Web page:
# Prelude:

This task is taken from Five Problems Every Software Engineer Should Be Able to Solve in Less Than an Hour, which I really recommend.

Write a program that outputs all possibilities to put + or - or nothing between the numbers 1, 2, ..., 9 (in this order) such that the result is always 100.

# Winning Criteria:

Shortest code in bytes wins.

• Are spaces allowed between the numbers, like 1 2 3+4+5 rather than 123+4+5? – Tim May 10 '15 at 16:27
• Pretty similar to codegolf.stackexchange.com/questions/3019/… (this link allows for * & / and does not specify the target 100) – Kyle Kanos May 10 '15 at 17:44

# Perl 5.10.0 - 5046 45B

say for grep{eval==100}glob join'{,+,-}',1..9


Usage: perl -M5.10.0 scratch.pl (I think I get the version for free)

• A very nice solution; both concise and fairly readable even without much knowledge of Perl. – JohnE May 10 '15 at 18:15

# CJam, 43 40 bytes

"-"SL]8m*{A,2>.+1\+s}%{~]:+100=},N*S/'+*


Here is how it works:

"-"SL]                     e# This is an array containing -, space and empty character
e# This represents -, + and joints correspondingly
8m*                  e# Get all cartesian products of these 3 strings of length 8
e# For instance, all cartesian products of length 2 are:
e# [["-" " "] ["-" "-"] ["-" ""] [" " " "] [" " "-"] [" " ""]
e# ["" " "] ["" "-"] ["" ""]]
{          }%     e# Map these cartesian products over this loop
A,2>             e# Get array [2, 3, 4, 5, 6, 7, 8, 9]
.+           e# In-order concatenation of the above two arrays
1\+s       e# Prepend 1 to the result from above and convert it to string
{        },                e# Now we have all possible strings of 1 to 9 with all possible
e# operators as well as joins (things like 567). Its time to
e# filter out what add up to 100
~                         e# Evaluate the string. This leaves some numbers on stack.
]:+                      e# Wrap those numbers in an array and take their sum
100=                  e# Check if the sum is equal to 100
N*              e# Join all filtered strings by newline
S/'+*         e# We used space instead of +. So now we replace space with +


Try it online here

My shot at this:

# Python 2, 93 bytes

def a(e,i):
if i<=9:[a(e+x+i,i+1)for x in("+","-","")]
elif eval(e)==100:print e
a("1",2)

• You can use single space indents and also str(i) -> i. Also, you might want to mention that this is Python 2 specific :) – Sp3000 May 10 '15 at 16:52
• @Sp3000 Thanks! I'm trying to improve my code golf skills and I'd never heard of the backtick thing. – James Williams May 10 '15 at 17:44
• One of the best code I have ever seen... – Arun Joshla Apr 1 '19 at 11:32

# Mathematica, 93 92 bytes

Print/@Select[""<>ToString/@Range@9~Riffle~#&/@{"+","-",""}~Tuples~{8},ToExpression@#==100&]


Fairly straightforward: generates all possible strings using Tuples and then filters them.

For reference, I get:

1+2+3-4+5+6+78+9
1+2+34-5+67-8+9
1+23-4+5+6+78-9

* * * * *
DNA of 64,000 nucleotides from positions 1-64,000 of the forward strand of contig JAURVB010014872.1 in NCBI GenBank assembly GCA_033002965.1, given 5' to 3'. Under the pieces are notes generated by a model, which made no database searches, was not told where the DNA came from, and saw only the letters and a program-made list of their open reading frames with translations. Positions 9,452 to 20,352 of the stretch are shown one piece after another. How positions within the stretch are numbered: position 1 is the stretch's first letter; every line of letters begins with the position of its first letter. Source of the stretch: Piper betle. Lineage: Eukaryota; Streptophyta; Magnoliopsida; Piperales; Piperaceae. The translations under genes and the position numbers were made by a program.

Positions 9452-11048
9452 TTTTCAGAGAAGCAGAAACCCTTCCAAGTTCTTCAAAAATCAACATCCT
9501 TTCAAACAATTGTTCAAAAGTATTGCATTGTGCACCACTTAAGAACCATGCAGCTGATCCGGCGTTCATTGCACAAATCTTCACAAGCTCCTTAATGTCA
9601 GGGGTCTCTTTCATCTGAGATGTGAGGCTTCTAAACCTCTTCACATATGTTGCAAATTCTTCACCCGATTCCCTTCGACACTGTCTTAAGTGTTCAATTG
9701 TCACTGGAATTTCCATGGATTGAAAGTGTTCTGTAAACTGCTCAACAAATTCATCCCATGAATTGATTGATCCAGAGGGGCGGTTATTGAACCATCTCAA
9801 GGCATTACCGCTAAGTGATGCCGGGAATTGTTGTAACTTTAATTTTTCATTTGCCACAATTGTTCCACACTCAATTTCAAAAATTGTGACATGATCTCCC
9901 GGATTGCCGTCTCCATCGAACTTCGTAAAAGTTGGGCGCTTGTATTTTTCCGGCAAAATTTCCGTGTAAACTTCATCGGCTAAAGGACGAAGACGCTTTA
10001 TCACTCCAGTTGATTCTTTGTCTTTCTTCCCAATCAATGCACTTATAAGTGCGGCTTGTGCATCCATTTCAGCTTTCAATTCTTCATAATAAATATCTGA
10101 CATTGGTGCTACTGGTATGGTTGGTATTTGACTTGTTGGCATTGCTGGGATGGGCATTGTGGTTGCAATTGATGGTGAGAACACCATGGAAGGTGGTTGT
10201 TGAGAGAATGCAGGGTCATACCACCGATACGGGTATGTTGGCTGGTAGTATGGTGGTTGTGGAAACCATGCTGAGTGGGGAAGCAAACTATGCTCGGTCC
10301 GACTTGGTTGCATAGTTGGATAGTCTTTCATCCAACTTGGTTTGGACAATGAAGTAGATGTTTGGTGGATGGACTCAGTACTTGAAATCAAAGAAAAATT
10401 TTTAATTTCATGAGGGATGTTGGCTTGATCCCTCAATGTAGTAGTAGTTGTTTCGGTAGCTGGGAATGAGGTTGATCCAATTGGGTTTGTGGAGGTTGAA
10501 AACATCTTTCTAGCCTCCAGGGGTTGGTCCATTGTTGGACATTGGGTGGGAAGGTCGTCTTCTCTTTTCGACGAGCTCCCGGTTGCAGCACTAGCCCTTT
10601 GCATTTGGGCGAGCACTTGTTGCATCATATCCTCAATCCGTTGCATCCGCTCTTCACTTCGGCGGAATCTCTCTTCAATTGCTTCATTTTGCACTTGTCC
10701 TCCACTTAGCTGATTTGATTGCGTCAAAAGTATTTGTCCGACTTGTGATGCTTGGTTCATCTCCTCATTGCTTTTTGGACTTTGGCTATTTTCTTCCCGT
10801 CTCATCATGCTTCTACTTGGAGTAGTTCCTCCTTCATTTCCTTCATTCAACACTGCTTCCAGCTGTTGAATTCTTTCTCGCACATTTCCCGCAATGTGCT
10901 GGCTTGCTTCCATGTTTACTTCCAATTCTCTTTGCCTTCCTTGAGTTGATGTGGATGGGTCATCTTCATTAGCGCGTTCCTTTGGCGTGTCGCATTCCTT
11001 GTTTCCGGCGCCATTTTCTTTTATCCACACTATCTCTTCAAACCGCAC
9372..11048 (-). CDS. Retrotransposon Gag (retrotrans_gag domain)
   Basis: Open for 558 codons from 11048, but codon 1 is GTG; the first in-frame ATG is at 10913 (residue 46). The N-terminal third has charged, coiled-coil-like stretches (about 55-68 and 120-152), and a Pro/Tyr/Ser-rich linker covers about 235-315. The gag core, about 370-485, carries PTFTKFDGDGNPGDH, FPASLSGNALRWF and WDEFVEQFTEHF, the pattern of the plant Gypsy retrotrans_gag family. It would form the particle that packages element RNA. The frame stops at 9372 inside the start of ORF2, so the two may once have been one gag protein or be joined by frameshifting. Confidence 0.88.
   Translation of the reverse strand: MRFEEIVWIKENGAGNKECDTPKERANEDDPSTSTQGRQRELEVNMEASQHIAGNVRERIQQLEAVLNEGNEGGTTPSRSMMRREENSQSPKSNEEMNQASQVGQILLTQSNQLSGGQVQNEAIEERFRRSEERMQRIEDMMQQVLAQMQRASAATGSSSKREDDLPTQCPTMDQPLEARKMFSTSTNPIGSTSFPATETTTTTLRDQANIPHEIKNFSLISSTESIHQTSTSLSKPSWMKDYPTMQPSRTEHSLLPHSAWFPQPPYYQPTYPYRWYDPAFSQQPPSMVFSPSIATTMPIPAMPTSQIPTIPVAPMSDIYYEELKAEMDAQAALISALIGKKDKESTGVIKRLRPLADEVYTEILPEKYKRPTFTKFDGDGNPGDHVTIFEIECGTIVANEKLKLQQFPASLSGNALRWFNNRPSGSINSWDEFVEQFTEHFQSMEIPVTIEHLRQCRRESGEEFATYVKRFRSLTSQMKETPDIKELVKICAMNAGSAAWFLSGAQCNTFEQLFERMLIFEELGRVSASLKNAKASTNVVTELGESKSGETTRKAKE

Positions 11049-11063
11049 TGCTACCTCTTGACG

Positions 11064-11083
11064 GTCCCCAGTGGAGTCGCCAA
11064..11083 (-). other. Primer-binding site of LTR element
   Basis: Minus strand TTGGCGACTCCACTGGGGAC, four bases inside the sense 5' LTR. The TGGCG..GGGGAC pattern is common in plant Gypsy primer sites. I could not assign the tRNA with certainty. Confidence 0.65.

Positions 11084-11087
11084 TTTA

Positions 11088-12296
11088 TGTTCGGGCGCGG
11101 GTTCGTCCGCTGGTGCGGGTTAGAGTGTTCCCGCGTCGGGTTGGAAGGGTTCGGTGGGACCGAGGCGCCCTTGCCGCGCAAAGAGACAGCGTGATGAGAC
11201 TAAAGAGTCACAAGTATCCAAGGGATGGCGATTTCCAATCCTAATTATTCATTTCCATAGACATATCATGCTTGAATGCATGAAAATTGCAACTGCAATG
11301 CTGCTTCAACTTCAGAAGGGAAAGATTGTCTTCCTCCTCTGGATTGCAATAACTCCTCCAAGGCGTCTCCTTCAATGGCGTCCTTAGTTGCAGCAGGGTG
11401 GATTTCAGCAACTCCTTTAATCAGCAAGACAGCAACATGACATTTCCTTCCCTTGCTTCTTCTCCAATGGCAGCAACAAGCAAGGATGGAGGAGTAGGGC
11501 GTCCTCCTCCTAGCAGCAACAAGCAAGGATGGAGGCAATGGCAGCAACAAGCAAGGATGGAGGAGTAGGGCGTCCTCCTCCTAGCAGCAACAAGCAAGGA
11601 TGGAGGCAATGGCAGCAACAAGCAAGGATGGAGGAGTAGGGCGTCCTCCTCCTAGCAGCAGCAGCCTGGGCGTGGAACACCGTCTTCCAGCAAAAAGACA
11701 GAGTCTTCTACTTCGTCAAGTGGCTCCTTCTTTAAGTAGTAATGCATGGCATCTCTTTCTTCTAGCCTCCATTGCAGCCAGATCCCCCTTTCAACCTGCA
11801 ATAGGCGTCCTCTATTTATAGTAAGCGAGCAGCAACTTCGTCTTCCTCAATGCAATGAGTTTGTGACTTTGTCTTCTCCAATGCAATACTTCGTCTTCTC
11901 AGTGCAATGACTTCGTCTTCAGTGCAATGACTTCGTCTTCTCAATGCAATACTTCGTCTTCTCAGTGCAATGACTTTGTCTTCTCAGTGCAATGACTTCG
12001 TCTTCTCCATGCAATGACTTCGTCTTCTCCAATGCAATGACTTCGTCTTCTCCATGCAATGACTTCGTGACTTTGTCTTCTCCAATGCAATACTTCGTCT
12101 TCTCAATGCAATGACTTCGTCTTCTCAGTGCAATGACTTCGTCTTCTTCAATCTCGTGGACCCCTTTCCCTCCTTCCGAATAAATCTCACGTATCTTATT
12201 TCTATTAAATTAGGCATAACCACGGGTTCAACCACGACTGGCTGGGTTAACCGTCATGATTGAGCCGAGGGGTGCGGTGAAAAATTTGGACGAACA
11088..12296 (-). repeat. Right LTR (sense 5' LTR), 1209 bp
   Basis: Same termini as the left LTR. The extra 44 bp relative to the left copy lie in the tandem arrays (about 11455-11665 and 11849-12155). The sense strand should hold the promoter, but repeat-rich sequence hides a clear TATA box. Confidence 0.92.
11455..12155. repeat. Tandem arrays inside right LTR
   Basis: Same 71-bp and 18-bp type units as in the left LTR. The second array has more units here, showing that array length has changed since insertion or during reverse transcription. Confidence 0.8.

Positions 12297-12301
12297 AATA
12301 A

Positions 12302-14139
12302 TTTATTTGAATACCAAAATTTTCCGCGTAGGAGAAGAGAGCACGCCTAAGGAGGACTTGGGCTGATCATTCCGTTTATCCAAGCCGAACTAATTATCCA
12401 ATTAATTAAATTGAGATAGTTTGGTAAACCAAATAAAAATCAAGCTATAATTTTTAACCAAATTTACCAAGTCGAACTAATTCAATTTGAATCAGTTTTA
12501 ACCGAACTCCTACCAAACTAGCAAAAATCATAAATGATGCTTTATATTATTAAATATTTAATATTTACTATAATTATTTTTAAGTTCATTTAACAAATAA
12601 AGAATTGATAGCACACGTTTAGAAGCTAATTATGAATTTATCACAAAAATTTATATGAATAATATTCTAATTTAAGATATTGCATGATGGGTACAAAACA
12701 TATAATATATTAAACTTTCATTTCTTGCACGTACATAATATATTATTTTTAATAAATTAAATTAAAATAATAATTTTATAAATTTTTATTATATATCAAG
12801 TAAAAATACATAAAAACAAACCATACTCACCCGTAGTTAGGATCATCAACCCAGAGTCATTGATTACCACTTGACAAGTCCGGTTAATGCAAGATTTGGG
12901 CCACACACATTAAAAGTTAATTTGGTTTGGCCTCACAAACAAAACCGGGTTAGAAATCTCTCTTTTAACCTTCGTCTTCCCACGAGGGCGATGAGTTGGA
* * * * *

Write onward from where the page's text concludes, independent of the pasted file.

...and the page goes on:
1+23-4+56+7+8+9
12+3+4+5-6-7+89
12+3-4+5+67+8+9
12-3-4+5-6+7+89
123+4-5+67-89
123+45-67+8-9
123-4-5-6-7+8-9
123-45-67+89


# Pyth, 26 bytes

fqvT100m+ssC,r1Td9^c3"+-"8


First, we generate all 8 element combinations of ["+", "-", ""]. c3"+-" chops "+-" into 3 rougly equal sied pieces, giving the appropriate list. ^c3"+-"8 gives the 8 element combinations.

Then, we greate the arithmetic sequences. C,r1Td zips together the operators with the numbers 1 through 8, which are then summed twice to give the string, and + ... 9 puts a 9 at the end.

Finally, fqvT100 filters for those expressions which evaluate to 100.

The update to the interpreter which allowed this code to work was this one, which was made about a day before this question was asked, so this code would have only worked on the command line compiler, not the online one, when the question was asked.

Demonstration.

# JavaScript, 86 92

Head to head with the best. That must be an anomalous problem.

Edit -6 thx @nderscore

for(i=6562;k=--i;eval(o)-100||alert(o))for(j=o=1;j++<9;k=k/3|0)o+=k%3?' +-'[k%3]+j:[j]


Test in any browser console, it pops up just 11 times.

Or this snippet:

function out(x) { OUT.innerHTML = OUT.innerHTML + '\n' + x; }

// 6562 is 3 powered to 8 +1
for(i=6562;k=--i;eval(o)-100||out(o))
for(j=o=1;j++<9;k=k/3|0)
o+=k%3?' +-'[k%3]+j:[j]

<pre id=OUT></pre>

• Here's -6: for(i=6562;k=--i;eval(o)^100||alert(o))for(j=o=1;9>j++;k=k/3|0)o+=k%3?' +-'[k%3]+j:[j] – nderscore May 11 '15 at 1:56
• @nderscore thanks, some obvious changes against my sloppy golfing, but the last trick with the ternary is very clever – edc65 May 11 '15 at 3:58

# Python (176)

39 minutes and counting (for all problems that is)

from itertools import*
for i in product(('+','-',''),repeat=8):
s=''.join(''.join(j)for j in chain(izip_longest(map(str,range(1,10)),i,fillvalue='')))
if eval(s)==100:print s


This could probably be shorter, but this was my actual solution for this problem, just golfed down a bit.

# K, 61 50 bytes

t@&100=.:'t:{:[x>9;,y;,/_f[x+1]'(y,"+";y,"-";y),\:$x]}[2;"1"]  Tested with Kona. The general approach is to recursively generate all the expressions and then filter out those which eval (.) to 100. This is reasonably competitive as written, but I think there's still room for improvement. ## edit: t@&100=.:'t:(,"1"){,/x,/:\:("+";"-";""),\:$y}/2+!8


Altering my approach a bit to be iterative rather than recursive, which removes the need for explicit base cases as well as saving me some brackets.